If you are independent, then it works as well as anything else. If the solution is also easily maintainable, then I'm happy too. Euphoria often fits those requirements.

If you are just learning to program, then Euphoria is a good starting point. Nobody who is serious about this stops with just one language, after all.

I think that's the right attitude.

Pirx said...

I like Euphoria, but, considering its state of development, wouldn't recommend it to anyone.

I would obviously recommend Phix, with a suitable qualifier such as "you ain't gonna get a job in it, but..."

irv said...

As for making Euphoria 'popular' - forget about it, not going to happen.

In related news, Phix now has 764 entries on rosettacode, now ranked 20th, (or 19th, which for some reason omits Kotlin), which is traction of sorts. Getting further up that list is now my main (pointless) little hobby.

Pete

PS: Crikey, it was only Mar 15, 2017 when Phix broke 500 entries on roesettacode, been wasting my time most efficiently it seems smile

new topic     » goto parent     » topic index » view message » categorize

8. Re: Where Does OpenEuphoria Fit Today

I think one area where Euphoria could really shine is in the web space. This is an area that is more popular now than ever. Euphoria could compete with the likes of Ruby, Node.js, and .NET Core for the web application space.

I'm about 60% complete on an MVC framework for Euphoria, which I plan to use it to rewrite this website.

This includes:

  • template parser
  • JSON library
  • database connectors (MySQL/Postgres/SQLite)
  • data abstraction models
  • dynamic application routing
  • easy request/reply CGI handlers

Possible uses for this:

  • websites, small-to-large
  • a RESTful API service
  • web front-end to a back-end service

Currently it just runs in "CGI mode" where each web request fires off the interpreter in the web server, but I'm also working on a "service mode" where requests are routed from the web server to a live backend that is always on.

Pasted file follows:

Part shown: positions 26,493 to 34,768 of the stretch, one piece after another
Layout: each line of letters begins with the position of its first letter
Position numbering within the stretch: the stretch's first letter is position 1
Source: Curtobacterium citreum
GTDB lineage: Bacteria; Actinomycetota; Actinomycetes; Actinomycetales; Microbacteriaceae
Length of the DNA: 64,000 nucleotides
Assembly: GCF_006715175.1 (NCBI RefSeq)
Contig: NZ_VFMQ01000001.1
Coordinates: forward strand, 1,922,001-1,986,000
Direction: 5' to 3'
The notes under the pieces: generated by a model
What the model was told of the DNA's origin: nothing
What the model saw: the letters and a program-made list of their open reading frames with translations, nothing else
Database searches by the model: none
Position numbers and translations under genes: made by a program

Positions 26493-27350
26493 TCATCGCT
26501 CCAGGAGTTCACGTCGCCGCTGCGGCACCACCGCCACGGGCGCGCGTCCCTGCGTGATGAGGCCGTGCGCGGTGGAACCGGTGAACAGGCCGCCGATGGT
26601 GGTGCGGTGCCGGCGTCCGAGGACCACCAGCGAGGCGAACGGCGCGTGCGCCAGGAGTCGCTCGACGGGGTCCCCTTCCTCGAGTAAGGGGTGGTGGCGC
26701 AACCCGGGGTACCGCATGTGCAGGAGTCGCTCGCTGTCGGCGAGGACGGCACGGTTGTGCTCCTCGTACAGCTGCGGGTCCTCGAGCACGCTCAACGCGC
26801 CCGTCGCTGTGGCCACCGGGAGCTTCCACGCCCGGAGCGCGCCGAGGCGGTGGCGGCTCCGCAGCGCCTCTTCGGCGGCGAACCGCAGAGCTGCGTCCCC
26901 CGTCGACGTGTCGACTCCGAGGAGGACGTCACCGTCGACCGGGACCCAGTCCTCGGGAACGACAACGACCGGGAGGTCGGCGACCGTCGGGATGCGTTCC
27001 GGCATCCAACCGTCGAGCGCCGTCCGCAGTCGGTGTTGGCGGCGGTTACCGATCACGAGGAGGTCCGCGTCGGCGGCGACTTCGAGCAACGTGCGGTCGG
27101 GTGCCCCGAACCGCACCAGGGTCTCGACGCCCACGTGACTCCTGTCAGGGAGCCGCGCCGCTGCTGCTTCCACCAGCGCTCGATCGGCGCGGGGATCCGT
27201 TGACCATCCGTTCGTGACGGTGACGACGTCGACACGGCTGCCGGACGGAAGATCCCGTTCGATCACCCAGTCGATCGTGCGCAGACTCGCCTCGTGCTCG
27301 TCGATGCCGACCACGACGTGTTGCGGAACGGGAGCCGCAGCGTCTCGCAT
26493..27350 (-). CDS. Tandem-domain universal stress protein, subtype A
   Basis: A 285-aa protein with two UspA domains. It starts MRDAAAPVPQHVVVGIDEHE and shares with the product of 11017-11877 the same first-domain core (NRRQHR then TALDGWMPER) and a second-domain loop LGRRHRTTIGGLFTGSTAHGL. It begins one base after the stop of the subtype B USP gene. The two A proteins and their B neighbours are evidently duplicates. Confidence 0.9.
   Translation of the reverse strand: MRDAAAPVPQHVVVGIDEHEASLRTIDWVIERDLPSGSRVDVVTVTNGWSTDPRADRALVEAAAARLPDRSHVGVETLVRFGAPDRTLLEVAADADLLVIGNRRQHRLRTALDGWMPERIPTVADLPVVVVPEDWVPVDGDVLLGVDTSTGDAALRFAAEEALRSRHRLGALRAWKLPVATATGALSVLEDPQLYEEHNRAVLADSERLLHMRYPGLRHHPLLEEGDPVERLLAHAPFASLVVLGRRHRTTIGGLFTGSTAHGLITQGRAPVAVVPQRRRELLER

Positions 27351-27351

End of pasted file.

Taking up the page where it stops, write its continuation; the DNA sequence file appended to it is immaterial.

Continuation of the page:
I can post post the mostly-working-but-incomplete code soon if others would be interested in contributing*, otherwise it will go live once I have a "minimum viable product" running.

*The biggest problem we have right now is a lot of end-user programmers as opposed to contributors to Euphoria itself. I really could use some help with this to see it thrive.

-Greg

new topic     » goto parent     » topic index » view message » categorize

9. Re: Where Does OpenEuphoria Fit Today

ghaberek said...

I think one area where Euphoria could really shine is in the web space. This is an area that is more popular now than ever. Euphoria could compete with the likes of Ruby, Node.js, and .NET Core for the web application space.

I'm about 60% complete on an MVC framework for Euphoria, which I plan to use it to rewrite this website.

This includes:

  • template parser
  • JSON library
  • database connectors (MySQL/Postgres/SQLite)
  • data abstraction models
  • dynamic application routing
  • easy request/reply CGI handlers

Possible uses for this:

  • websites, small-to-large
  • a RESTful API service
  • web front-end to a back-end service

Currently it just runs in "CGI mode" where each web request fires off the interpreter in the web server, but I'm also working on a "service mode" where requests are routed from the web server to a live backend that is always on.

I can post post the mostly-working-but-incomplete code soon if others would be interested in contributing*, otherwise it will go live once I have a "minimum viable product" running.

*The biggest problem we have right now is a lot of end-user programmers as opposed to contributors to Euphoria itself. I really could use some help with this to see it thrive.

-Greg

this sounds really exciting.

where does the language fit?

i keep phix on my HD and i use it for my programming. in the last 3 month i could get 2 other programmers to use it regularly. One dumped d-language for it and the other pascal. its quick, its easy and proggies are really build fast with a nice gui.

when is the next version of phix released? richard

new topic     » goto parent     » topic index » view message » categorize

10. Re: Where Does OpenEuphoria Fit Today

begin said...

In the last 3 month I could get 2 other programmers to use it regularly. One dumped d-language for it and the other pascal. its quick, its easy and proggies are really build fast with a nice gui.

Nice to know, thanks

begin said...

when is the next version of phix released?

Hopefully not too long. I would probably have shipped one already if only I wasn't so ashamed of zero movement on linux...

Pete

new topic     » goto parent     » topic index » view message » categorize

11. Re: Where Does OpenEuphoria Fit Today

Niklaus Wirth did it correct - keep it simple. where do you find that these days? - phix

new topic     » goto parent     » topic index » view message » categorize

Search



Quick Links

User menu

Not signed in.

Misc Menu